beginning in 2019 and 2020, companies will invest serious money
in the ramp-up and roll-out of self-driving car services. Apple and Intel have enormous financial
resources ready and able to support their self-driving entries, when and if
they are ready to commercialize. Alphabet is also prepared to tap its huge reserves
to make Waymo a success. And, General Motors' self-driving car business just
received a huge vote of confidence from the SoftBank Vision Fund.
considered the world's biggest tech investor, will inject $2.25 billion into GM
Cruise in return for a 19.6 percent stake. An initial payment of $900 million
will be made this year with the remainder to be paid out when GM Cruise's
self-driving cars are ready for commercial deployment, scheduled for 2019.
As part of the deal, GM will also invest an additional $1.1
billion in GM Cruise. SoftBank investment adviser Michael Ronen said, "The GM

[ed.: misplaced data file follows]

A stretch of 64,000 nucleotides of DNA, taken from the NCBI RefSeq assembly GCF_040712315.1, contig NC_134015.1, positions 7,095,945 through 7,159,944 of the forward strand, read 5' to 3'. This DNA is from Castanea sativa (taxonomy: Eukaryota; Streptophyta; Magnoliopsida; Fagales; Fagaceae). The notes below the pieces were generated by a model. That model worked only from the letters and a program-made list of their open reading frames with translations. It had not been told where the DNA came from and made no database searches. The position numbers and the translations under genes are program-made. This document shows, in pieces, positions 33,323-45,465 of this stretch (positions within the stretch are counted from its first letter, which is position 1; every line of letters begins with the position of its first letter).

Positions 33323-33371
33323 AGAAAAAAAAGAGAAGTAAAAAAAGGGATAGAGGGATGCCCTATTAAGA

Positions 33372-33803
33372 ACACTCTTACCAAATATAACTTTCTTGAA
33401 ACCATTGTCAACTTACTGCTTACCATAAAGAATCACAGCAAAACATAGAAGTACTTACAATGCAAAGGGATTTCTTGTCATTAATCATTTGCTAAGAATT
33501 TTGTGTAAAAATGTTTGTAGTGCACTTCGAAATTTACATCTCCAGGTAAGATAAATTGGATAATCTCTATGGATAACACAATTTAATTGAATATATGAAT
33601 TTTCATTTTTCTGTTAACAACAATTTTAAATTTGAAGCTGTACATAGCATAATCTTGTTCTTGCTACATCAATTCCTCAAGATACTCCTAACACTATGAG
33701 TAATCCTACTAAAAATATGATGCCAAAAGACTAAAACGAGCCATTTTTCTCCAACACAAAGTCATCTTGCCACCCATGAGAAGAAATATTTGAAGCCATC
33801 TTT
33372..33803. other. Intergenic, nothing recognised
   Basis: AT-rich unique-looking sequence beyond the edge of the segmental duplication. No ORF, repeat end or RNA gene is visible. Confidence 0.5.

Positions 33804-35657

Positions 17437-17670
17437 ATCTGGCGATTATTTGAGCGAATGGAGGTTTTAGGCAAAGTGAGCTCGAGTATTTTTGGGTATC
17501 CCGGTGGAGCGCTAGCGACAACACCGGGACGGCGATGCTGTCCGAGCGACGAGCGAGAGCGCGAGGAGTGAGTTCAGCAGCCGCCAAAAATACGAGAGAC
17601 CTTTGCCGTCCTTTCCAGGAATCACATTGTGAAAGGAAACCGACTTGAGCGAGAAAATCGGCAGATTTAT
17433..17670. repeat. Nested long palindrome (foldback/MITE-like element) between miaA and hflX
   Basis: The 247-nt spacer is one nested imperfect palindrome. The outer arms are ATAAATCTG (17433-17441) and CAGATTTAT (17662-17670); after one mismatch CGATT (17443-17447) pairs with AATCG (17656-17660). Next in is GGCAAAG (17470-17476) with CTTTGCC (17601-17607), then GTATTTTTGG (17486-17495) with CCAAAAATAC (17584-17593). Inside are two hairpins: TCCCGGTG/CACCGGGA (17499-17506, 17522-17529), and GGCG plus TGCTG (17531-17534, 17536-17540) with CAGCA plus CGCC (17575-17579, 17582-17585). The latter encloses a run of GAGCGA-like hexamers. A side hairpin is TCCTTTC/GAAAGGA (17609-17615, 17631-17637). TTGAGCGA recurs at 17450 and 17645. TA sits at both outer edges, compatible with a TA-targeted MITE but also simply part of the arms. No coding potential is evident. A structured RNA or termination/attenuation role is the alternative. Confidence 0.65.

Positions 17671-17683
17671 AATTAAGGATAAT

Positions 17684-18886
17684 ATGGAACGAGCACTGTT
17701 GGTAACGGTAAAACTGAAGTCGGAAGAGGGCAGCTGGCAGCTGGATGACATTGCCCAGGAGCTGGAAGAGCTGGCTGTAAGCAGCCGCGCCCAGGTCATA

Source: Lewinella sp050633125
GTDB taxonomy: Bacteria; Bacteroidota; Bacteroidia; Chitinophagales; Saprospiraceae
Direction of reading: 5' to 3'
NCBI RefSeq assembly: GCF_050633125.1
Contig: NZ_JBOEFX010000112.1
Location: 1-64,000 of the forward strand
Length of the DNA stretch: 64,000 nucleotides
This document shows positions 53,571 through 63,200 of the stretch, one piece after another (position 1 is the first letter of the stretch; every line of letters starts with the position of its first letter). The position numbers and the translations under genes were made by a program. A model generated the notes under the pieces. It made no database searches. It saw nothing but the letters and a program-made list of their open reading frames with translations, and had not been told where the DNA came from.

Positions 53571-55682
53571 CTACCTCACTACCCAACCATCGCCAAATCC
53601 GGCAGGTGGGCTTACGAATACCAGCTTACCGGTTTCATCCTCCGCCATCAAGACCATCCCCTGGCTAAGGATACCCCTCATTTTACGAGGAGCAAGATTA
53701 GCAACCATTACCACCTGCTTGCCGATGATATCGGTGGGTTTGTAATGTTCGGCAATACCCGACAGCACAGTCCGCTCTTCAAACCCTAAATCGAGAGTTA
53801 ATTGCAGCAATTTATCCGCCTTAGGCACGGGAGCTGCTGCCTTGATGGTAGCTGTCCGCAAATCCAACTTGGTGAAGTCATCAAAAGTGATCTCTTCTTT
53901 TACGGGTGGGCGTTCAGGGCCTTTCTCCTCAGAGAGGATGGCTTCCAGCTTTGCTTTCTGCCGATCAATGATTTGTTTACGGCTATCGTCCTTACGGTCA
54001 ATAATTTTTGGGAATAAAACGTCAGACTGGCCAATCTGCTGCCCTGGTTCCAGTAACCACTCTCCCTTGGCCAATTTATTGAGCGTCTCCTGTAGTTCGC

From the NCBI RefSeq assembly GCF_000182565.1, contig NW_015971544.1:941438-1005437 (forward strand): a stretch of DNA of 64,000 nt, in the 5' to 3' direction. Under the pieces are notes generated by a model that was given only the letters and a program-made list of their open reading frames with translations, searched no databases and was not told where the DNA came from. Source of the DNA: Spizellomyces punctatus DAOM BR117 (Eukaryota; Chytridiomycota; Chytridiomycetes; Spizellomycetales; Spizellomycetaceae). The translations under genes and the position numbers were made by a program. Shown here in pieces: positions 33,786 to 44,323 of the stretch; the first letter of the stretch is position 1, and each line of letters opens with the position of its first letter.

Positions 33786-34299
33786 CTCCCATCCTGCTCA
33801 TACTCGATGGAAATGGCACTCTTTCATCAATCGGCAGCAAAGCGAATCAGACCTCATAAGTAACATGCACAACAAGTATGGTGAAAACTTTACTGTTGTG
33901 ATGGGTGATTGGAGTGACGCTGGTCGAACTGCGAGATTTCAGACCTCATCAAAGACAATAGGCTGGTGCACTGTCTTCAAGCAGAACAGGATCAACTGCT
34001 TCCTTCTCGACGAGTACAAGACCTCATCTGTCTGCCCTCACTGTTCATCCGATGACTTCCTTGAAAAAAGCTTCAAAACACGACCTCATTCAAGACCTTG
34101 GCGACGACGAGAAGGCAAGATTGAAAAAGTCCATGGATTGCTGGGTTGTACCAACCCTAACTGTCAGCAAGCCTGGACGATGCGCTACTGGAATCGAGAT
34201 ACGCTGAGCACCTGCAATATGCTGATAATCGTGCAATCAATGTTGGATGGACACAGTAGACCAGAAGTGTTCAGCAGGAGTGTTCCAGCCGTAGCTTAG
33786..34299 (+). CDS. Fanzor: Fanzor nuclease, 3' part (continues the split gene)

Cruise approach of "a fully integrated hardware and software stack" gives it a
unique competitive advantage." And given Tesla's production problems, GM's
manufacturing expertise is also a big plus.
by 2021, self-driving automobiles will reach the "tipping point" where over 50%
of U.S. consumers are willing to use the service. According to The Road to Autonomous Vehicles - 2018 survey, 59 percent of Americans still
believe autonomous vehicles are not as safe as vehicles operated by people and
55 percent would not be willing to ride in an autonomous vehicle, today.
However, the ability of a person to assume control of the vehicle, would
reportedly convince 60 percent of Americans to ride in a self-driving vehicle.
That may indicate that Level 4 autonomous vehicles with steering wheels and
pedals would win over a majority of consumers. And,
in addition to regular consumer transportation, by 2025, commercial business
models will also benefit from self-driving technology. For instance, consider the implications of
offering customers fully autonomous rides to and from your business. According
to experts, the move could have big implications not only for
businesses but for cities, public transportation systems and car owners.
Or consider the benefits of self-driving pizza delivery vehicles.
Also, "There's an infinite number of new advertising modes that become
possible," says Hod Lipson, a Columbia University engineering professor
and author of the book "Driverless: Intelligent Cars
and the Road Ahead."